Students and medical experts joined the UNC-Chapel Hill Faculty Executive Committee Monday afternoon for a discussion of re-opening to on-campus instruction August 10.
Students joined the faculty in their skepticism over parts of the plan as they again pressed administrators about safety measures and decision making as the COVID-19 pandemic continues.
“I think students want to come back to campus,” said Reeves Moseley, UNC-Chapel Hill’s Student Body and Undergraduate Student Government President. “Being on Zoom is not ideal in any circumstance. There’s the mental health aspect of it but there’s also the education aspect of it. Students don’t want to be paying tuition dollars for online guidance and teaching.”
But that’s not the student body’s largest concern, he said.
“I think students are more so concerned about their well-being,” Moseley said.
There are still a lot of unanswered questions and many moving parts in the plan to bring students back to campus, Moseley said. Students are particularly concerned with the safety of residence halls and whether there can be effective social distancing there, he said. They also have questions about the wearing of masks, whether they will be mandated and how the school may enforce that.
“We need to prioritize the well-being of students despite the fact that most students want to come back to campus,” he said.
How students will behave off-campus — and how off campus students may be treated differently than those living on campus — is a concern, Moseley said. On-campus students who are exposed to the virus or who test positive will be quarantined in two campus residence halls kept for that purpose, he said. But what happens to off campus students who are similarly effected and who will come and go on campus, and among their off-campus roommates?
Most students will wear masks on campus and especially in classes, said Preeyanka Rao, undergraduate vice president.
“The majority, if not all, of the students I’ve talked to — all of them have voiced they are comfortable and want to be wearing masks on campus,” Rao said. “I think given all of the scientific research that has been done with coronavirus as well epidemiological and health behavior findings, students understand the necessity of wearing masks to reduce transmission of the disease.”
But student leaders were less confident students will be willing to wear masks and observe social distancing protocols at parties and in off campus social situations. That’s a major concern in bringing thousands of students from across the state and country back to campuses in the Fall.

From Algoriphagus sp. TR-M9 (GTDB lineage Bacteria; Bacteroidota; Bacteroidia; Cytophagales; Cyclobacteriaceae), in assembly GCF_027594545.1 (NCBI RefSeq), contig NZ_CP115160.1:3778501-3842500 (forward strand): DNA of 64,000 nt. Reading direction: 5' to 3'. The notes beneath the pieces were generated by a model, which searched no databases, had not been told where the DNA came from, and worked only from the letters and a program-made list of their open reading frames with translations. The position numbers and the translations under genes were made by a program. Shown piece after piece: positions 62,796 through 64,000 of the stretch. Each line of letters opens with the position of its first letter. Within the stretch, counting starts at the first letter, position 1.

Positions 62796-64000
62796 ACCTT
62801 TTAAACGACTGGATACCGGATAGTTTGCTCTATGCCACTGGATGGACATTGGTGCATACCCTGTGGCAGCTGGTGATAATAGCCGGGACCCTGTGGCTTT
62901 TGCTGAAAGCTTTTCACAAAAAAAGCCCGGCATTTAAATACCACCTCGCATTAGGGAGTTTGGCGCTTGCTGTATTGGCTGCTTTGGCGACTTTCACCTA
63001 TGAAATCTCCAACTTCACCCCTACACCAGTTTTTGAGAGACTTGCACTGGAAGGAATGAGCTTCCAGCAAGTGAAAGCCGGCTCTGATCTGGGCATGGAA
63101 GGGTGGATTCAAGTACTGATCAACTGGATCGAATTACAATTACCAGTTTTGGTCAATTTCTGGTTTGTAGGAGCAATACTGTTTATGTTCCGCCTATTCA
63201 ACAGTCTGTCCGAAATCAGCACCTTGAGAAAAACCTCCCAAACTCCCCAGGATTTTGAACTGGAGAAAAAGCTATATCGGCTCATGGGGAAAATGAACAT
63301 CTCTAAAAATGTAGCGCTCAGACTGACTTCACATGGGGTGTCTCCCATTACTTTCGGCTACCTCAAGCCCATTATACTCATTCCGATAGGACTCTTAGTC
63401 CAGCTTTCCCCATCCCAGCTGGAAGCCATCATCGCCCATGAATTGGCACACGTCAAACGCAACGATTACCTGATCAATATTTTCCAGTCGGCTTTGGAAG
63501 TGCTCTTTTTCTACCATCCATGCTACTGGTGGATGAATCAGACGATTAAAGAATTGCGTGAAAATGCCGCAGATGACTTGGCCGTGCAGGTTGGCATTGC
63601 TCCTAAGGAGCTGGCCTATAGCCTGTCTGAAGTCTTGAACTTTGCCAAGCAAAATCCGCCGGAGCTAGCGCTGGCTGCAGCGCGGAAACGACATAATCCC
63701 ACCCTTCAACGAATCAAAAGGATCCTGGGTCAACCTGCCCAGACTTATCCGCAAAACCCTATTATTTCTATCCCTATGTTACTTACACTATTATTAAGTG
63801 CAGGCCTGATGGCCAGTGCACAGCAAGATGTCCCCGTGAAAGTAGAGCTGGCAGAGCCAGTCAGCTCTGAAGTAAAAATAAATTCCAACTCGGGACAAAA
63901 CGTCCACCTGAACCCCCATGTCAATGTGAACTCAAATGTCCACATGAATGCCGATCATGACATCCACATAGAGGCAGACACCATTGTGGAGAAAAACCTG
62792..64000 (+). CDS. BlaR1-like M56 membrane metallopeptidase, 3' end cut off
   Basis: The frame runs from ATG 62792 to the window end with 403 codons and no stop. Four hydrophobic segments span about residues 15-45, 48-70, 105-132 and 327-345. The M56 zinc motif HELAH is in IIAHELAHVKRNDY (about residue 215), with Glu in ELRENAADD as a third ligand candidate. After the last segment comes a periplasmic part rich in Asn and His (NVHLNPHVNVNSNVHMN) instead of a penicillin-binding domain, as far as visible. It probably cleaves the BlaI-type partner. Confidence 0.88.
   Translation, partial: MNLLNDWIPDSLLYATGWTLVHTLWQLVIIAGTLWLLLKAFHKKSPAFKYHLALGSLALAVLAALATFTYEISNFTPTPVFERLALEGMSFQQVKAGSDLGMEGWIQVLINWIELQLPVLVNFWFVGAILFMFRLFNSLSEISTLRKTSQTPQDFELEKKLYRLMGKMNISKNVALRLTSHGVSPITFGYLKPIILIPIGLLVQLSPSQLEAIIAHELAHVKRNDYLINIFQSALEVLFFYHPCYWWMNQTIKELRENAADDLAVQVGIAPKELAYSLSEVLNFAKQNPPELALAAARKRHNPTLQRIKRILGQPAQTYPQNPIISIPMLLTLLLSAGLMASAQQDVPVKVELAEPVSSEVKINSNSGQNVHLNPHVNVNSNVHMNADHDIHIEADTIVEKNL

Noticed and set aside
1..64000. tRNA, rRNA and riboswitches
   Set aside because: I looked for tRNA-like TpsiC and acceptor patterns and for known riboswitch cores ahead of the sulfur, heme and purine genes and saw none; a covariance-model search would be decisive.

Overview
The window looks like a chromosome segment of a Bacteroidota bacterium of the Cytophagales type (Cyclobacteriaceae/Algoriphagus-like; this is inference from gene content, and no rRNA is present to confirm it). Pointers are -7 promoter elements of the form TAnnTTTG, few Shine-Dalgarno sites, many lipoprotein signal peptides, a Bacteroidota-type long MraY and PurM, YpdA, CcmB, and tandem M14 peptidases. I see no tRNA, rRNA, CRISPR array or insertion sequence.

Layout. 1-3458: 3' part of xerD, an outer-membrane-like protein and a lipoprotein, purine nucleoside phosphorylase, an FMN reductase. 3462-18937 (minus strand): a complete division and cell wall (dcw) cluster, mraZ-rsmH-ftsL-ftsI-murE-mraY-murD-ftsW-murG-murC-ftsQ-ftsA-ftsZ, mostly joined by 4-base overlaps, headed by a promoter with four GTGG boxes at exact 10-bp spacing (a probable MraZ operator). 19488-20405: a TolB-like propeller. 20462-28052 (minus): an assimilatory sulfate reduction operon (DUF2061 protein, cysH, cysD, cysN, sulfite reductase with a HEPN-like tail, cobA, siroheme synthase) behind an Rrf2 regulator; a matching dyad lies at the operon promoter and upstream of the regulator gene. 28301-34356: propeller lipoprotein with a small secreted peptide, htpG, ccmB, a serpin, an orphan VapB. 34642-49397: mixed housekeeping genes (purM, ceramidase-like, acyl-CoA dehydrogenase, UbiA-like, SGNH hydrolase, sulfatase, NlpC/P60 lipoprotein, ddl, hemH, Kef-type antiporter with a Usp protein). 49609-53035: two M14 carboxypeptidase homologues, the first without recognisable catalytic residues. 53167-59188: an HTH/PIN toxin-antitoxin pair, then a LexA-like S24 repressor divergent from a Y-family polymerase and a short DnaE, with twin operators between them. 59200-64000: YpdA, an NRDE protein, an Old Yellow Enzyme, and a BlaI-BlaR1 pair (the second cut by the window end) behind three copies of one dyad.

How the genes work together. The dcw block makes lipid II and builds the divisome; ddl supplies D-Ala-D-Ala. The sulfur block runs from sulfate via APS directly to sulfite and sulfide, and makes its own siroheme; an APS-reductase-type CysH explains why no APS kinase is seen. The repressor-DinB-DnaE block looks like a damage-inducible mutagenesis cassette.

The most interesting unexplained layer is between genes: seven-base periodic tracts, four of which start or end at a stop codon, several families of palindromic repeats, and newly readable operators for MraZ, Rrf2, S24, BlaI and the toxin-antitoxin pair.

“I can probably say with almost near certainty that although there may be some that will wear masks [in off campus social situations], the vast majority are unlikely to wear masks,” said Maian Adams, Chief of External Relations and Advocacy of the Graduate and Professional Student Federation.
“I say this because I have seen some students out and about now over the summer who aren’t necessarily practicing social distancing,” Adam said. “They are going to bars and they aren’t wearing masks even if the bartenders are wearing masks and the other people around them.”
The safest bet to protect students, faculty and staff from transmission during the ongoing pandemic would be to keep classes remote, Adams said. But students, undergraduate and graduate, remain concerned with the quality of instruction online. The hasty move to online-only education in the last semester left students feeling something was lost, Adams said.
On Monday faculty at UNC-Chapel Hill delivered a petition to the school’s administration calling for specific protections ahead of the announced return to campus.
The petition, launched last week, has been signed by 666 instructors. It asks the administration to ensure:
- No instructor will be required to teach in person or be required to disclose personal health concerns.
- All members of the UNC-CH community will be required to wear masks and practice physical distancing in classrooms and public settings.